Why do so many users leave?
One explanation is the bad service level. Over the last 12 months less and less users had their questions answered. A whooping 12% less users got a response. TV stations reacted to 34% less user-posts, which is another reason why they received significantly less of them. If I don’t pay attention to my fans then why would they want to start a conversation with me?
Pages might respond quicker, but being quicker doesn’t mean that you’re being quick. In April 2014 the average response time was 31h. Over the last year it almost halved (2015: 17h). This is a step in the right direction but still not good enough. Being forced to wait almost an entire day for a response is not acceptable. Especially since most questions are rather simple.
To summarize: Less than half the users get a response and even if they are fortunate enough to receive one they still have to wait an entire day for their question to be answered.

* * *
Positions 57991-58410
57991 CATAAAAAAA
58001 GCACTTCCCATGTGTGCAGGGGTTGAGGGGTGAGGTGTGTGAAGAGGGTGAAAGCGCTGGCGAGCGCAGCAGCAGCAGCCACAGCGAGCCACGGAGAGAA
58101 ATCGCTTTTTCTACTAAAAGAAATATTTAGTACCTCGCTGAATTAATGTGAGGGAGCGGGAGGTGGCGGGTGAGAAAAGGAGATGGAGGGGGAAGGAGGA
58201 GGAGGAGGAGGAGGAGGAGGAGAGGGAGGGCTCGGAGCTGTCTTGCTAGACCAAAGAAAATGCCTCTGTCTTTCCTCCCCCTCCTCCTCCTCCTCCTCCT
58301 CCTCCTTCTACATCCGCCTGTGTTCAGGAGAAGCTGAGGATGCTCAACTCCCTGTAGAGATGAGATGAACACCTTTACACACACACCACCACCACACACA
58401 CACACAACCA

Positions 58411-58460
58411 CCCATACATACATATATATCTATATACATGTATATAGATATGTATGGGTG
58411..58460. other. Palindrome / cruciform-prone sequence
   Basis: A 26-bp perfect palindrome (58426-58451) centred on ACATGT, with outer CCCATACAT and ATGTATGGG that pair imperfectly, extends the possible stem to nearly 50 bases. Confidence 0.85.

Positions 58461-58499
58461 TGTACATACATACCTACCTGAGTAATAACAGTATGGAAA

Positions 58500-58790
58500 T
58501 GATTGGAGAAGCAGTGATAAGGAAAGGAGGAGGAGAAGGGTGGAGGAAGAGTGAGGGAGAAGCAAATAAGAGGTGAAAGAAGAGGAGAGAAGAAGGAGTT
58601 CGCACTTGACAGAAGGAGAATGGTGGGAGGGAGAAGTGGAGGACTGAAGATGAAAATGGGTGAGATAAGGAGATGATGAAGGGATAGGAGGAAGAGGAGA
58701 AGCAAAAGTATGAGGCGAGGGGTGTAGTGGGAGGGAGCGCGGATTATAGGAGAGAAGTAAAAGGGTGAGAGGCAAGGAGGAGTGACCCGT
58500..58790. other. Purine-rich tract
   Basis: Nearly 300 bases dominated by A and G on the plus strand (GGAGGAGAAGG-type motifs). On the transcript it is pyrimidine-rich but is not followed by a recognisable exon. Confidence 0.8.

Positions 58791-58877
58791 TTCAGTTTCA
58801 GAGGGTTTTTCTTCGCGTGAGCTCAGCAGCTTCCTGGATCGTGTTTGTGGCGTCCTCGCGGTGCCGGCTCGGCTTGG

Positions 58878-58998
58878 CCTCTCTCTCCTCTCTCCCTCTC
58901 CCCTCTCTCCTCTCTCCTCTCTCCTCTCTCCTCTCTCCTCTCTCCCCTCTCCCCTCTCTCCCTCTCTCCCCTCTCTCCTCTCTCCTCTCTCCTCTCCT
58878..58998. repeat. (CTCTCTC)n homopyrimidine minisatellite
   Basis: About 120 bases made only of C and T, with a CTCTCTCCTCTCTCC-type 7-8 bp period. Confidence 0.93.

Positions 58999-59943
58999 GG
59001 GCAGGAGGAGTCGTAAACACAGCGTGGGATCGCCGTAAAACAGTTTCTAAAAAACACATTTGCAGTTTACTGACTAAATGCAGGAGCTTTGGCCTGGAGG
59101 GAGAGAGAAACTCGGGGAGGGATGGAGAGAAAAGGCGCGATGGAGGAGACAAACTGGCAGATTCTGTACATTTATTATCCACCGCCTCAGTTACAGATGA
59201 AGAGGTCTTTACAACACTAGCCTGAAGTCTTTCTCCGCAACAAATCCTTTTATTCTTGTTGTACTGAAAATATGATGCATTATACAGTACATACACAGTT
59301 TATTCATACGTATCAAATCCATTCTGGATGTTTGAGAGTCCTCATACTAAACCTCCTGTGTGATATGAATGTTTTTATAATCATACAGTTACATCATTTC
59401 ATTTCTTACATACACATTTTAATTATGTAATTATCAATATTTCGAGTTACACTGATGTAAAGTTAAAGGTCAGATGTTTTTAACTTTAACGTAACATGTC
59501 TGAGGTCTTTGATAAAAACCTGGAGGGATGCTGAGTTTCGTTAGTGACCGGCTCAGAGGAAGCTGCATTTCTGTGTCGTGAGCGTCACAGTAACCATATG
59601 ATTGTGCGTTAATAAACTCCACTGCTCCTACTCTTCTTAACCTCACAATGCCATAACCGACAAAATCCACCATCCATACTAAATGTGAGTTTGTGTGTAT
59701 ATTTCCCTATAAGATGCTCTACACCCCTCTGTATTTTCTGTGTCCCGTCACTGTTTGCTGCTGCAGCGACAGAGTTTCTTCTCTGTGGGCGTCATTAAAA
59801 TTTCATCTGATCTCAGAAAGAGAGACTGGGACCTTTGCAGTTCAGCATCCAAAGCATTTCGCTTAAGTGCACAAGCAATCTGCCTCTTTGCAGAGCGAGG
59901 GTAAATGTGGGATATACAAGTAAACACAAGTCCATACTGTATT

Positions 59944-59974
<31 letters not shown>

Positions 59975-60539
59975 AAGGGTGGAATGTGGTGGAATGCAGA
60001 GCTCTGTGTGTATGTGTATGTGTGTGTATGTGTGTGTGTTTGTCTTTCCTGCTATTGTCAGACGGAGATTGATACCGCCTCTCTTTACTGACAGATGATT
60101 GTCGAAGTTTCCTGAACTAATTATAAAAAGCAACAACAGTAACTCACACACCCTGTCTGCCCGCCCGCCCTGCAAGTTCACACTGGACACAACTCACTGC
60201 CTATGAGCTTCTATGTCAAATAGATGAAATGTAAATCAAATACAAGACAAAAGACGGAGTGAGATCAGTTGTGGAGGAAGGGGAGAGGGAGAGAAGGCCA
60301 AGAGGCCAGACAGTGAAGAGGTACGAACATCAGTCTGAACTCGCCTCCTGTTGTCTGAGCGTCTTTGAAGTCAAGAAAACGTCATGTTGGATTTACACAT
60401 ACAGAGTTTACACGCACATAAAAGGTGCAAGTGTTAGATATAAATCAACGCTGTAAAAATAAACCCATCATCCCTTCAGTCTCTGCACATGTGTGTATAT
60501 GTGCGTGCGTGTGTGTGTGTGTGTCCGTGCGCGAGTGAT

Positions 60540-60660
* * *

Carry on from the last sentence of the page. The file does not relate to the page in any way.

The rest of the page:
Another reason is the constantly growing competition. Pinterest and Instagram have become the go-to platforms for fashion labels. Their layouts and functions are more limited, but still good enough to promote clothes and various other products. Both platforms make sharing pictures significantly easier and enjoyable.
And then there’s Twitter. Probably only a few people anticipated that this platform would ever grow by such an extent. Especially companies who put a high value on customer support consider it their bread and butter. On a normal day, low cost airlines tweet 87 times. The vast majority of these posts are part of conversations (88%). A year ago both figures were significantly lower, reaching 61 and 73% respectively.
This development is a double edged sword. On one hand feeding and administrating multiple social media platform is more expensive, therefore bad. On the other it shows that users aren’t just leaving. They are adapting, choosing the platform that caters to their needs. Paying attention to all of them becomes a must or else you end up ignoring a large portion of your potential user base. Facebook is losing exposure. Social Media however isn’t!